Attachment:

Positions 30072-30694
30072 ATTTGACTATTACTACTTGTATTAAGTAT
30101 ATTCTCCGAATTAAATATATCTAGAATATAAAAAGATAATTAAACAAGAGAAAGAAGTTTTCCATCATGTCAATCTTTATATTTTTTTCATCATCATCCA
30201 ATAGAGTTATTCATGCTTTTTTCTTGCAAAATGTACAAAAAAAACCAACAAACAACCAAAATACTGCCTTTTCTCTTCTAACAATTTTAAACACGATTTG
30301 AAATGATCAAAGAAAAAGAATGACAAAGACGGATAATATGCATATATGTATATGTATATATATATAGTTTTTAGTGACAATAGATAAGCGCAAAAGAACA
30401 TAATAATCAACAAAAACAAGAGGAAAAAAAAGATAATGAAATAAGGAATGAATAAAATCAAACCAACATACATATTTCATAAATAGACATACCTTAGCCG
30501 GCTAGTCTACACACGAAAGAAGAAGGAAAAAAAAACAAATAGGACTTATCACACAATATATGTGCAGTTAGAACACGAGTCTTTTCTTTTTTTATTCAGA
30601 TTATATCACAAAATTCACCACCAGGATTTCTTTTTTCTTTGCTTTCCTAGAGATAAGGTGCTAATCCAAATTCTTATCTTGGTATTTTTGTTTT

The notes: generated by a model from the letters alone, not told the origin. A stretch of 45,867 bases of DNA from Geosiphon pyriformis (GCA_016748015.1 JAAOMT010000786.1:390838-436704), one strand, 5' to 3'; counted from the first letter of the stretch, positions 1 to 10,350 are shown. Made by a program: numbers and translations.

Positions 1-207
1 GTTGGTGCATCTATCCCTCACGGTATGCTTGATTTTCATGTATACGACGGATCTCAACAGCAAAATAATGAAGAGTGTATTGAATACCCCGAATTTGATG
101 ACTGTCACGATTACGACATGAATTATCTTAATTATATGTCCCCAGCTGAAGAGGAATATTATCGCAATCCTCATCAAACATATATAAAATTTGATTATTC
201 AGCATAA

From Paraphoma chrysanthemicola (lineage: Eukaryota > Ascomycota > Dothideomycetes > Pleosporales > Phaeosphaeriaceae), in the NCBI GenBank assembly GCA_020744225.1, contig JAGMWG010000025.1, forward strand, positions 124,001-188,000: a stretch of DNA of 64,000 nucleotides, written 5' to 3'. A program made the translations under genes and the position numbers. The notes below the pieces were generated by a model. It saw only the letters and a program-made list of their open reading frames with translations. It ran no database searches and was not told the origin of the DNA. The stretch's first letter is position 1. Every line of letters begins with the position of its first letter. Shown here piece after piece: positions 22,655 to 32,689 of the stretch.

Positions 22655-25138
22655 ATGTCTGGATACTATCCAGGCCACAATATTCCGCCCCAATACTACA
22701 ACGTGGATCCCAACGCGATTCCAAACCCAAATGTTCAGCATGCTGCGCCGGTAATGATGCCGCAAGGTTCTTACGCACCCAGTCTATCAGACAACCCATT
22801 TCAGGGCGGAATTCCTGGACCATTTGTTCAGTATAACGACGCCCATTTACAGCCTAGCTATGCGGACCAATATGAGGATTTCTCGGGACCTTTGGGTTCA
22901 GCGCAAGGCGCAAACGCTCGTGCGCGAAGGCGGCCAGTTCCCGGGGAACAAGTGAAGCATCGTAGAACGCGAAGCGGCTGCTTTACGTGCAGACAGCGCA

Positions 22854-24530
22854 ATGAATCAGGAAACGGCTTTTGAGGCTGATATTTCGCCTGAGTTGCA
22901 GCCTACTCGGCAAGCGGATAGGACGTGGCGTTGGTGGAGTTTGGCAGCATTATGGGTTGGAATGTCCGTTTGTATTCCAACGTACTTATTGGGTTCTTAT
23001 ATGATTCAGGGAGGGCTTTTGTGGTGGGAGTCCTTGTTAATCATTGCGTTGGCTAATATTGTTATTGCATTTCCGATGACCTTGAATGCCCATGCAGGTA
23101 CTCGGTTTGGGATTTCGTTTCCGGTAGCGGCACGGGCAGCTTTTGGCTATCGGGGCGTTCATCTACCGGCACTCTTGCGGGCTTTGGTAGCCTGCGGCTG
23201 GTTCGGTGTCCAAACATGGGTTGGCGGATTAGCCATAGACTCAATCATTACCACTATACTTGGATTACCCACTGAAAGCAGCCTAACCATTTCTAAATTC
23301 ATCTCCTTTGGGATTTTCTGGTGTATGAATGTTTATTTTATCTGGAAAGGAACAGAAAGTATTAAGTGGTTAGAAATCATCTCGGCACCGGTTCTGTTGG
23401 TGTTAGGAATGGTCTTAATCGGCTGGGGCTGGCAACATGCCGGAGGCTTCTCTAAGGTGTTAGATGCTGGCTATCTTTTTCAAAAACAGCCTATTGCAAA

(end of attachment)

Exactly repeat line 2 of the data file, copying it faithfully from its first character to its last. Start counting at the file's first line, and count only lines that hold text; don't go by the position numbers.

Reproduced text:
30072 ATTTGACTATTACTACTTGTATTAAGTAT